Judge allows GPS evidence in Peterson case
Defense attorneys had argued that data weren't accurate
Scott Peterson appeared to take many notes during the hearing.
Scott Peterson's attorney wants tracking evidence suppressed.
REDWOOD CITY, California (CNN) -- The judge in Scott Peterson's murder trial ruled Tuesday that evidence dealing with the electronic tracking of Peterson after his wife's disappearance will be admitted in the trial.
"The generic methodology is generally accepted and fundamentally valid," Judge Al Delucchi said in his ruling, referring to the information that came from global positioning devices placed on Peterson's vehicles.
Delucchi also ruled that the prosecution must disclose to the defense the location of the antenna used in the tracking. The prosecution will tell the defense the location of the antenna privately, and the judge will then decide if that information will be heard in open court.
The prosecution objected, saying that is privileged law enforcement information.
Peterson's attorney, Mark Geragos, argued that the information gathered through global positioning system technology was not accurate. GPS uses signals from dozens of satellites to show a receiver's position to within a few feet.
"If the FAA will not approve GPS for the landing of an aircraft, how can a court of law approve its forensic use in a capital case?" he said.
Geragos had also questioned whether the placement of the devices could have prevented them from accurately reporting Peterson's position.
Peterson, 31, is charged with killing his pregnant wife, Laci, and their unborn son. Their bodies washed up separately on the shore of San Francisco Bay in April 2003. Prosecutors have said they would seek the death penalty if Peterson is convicted.
After Laci Peterson vanished in late December 2002, police in the couple's hometown of Modesto placed GPS units on four vehicles used by Scott Peterson to track his whereabouts.
Hugh Roddis, president of Nova Scotia-based Orion Electronics, which made the GPS devices, said he was never told where the devices were placed.
"I assume the antenna positions were fairly good," Roddis said. If not, he said, the tracking maps he reviewed would have reflected more gaps or errors in their transmissions.
The GPS units would reorient themselves and correct their readings automatically at the beginning of each hour, he said.
In one case, an error was an entire degree of longitude -- about 60 miles. As a result, the device briefly indicated the vehicle had traveled 38,000 mph, but soon corrected itself.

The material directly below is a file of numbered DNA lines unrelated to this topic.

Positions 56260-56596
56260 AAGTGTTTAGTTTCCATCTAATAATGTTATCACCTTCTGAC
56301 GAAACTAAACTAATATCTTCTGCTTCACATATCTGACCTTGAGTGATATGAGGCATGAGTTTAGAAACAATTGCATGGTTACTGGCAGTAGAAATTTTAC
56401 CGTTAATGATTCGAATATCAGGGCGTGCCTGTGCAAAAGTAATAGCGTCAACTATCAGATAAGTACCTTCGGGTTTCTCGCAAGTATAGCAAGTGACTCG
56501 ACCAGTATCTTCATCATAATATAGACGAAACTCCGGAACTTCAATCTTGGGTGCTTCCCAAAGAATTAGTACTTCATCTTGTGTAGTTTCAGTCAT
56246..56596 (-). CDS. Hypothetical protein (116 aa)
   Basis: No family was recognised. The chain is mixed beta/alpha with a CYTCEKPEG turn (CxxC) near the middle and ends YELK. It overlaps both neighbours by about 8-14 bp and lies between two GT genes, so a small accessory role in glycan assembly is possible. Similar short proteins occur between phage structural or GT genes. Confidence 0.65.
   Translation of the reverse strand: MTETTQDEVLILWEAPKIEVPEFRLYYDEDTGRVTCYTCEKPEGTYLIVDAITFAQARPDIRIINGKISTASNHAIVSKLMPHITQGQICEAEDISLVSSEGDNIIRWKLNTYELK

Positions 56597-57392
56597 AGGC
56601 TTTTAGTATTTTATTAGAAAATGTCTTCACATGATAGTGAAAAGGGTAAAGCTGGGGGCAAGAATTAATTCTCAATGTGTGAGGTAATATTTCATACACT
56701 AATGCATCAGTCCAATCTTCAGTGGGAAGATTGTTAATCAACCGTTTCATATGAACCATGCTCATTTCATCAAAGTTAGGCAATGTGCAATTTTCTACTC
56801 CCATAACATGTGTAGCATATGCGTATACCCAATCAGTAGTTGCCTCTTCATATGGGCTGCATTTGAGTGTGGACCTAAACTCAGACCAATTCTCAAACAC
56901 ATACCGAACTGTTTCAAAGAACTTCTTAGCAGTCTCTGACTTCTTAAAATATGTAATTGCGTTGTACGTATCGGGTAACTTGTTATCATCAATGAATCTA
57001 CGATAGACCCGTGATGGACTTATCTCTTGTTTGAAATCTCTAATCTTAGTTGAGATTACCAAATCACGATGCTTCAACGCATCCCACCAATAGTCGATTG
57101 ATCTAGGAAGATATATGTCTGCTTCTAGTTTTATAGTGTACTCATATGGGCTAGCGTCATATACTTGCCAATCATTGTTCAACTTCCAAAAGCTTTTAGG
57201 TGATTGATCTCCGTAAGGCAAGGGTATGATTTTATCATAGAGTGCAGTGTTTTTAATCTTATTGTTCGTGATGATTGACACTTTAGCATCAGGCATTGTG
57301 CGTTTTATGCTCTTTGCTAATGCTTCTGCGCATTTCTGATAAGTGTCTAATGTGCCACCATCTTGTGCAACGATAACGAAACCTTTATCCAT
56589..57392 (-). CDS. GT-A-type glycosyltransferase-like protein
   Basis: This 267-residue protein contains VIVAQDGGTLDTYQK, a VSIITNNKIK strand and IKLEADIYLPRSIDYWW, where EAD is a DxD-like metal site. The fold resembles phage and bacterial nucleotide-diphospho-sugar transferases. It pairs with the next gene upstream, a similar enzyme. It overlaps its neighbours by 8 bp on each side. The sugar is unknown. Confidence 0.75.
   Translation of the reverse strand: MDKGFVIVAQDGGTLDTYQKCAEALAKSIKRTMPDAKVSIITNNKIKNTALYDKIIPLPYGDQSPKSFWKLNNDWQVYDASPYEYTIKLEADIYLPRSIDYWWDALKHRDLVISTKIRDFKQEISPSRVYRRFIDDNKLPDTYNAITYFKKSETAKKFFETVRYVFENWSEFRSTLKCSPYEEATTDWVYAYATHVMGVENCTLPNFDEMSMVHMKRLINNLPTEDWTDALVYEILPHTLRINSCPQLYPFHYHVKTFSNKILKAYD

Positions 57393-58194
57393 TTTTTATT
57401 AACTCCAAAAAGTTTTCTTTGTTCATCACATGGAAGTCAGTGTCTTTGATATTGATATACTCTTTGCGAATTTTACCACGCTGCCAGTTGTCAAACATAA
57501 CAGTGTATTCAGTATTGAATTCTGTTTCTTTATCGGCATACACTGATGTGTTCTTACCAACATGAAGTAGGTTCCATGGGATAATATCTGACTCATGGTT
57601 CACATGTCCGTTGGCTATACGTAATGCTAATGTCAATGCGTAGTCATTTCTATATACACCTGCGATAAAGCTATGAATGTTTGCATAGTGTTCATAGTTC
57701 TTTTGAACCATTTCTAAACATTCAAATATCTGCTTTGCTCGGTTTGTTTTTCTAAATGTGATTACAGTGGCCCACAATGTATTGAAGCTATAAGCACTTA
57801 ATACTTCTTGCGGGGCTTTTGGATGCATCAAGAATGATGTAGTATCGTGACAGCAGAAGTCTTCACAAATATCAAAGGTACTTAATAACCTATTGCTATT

Geragos focused on a nearly three-week gap in readings from one device that resumed transmitting after a technician replaced its antenna, according to Modesto police. The device was later sent back to Roddis' company to replace a faulty microprocessor.
A prosecution witness testified last week that the GPS devices, despite briefly malfunctioning at least four times, accurately tracked Peterson to San Francisco Bay between the time his wife was reported missing and he was arrested.
Peterson told police he was fishing in the bay December 24, 2002, the day his 27-year-old wife disappeared, and had launched his boat from the Berkeley Marina. The bodies washed ashore a few miles from the marina.
Prosecutors say the GPS evidence is circumstantial but indicates Peterson behaved as if he were guilty by driving to San Francisco Bay in January 2003, possibly fearing someone would find the bodies.
Geragos successfully argued to relocate the trial from Modesto in Stanislaus County to Redwood City in San Mateo County last month because of pretrial publicity. (Full story)
Now he wants the jury sequestered for the four- to six-month trial, claiming the new venue is more hostile than Modesto.
Geragos claims extensive media coverage has hurt Peterson's chances of a getting a fair trial and that jurors should not be further exposed to it once they are selected.
Geragos cited billboards along the highway near the court as examples of how ubiquitous the coverage is. The billboards depict Peterson in an orange jumpsuit after his arrest and ask, "Man or Monster?"
"The jury pool may be so minute we may be conducting jury selection in a phone booth," Geragos said.
"You might be right," the judge responded, smiling.
He also ruled that the prosecution may not call a witness in the trial who was hypnotized to elicit information.
Geragos also wants a separate jury to determine the penalty if Peterson is convicted, contending people who qualify for death penalty cases often favor the prosecution. He argues his point with the judge, who has not yet ruled on the motion.
Delucchi has said he would address Geragos' request to sequester the jury this week.
No date has been set for the start of jury selection.
CNN's Rusty Dornin contributed to this report.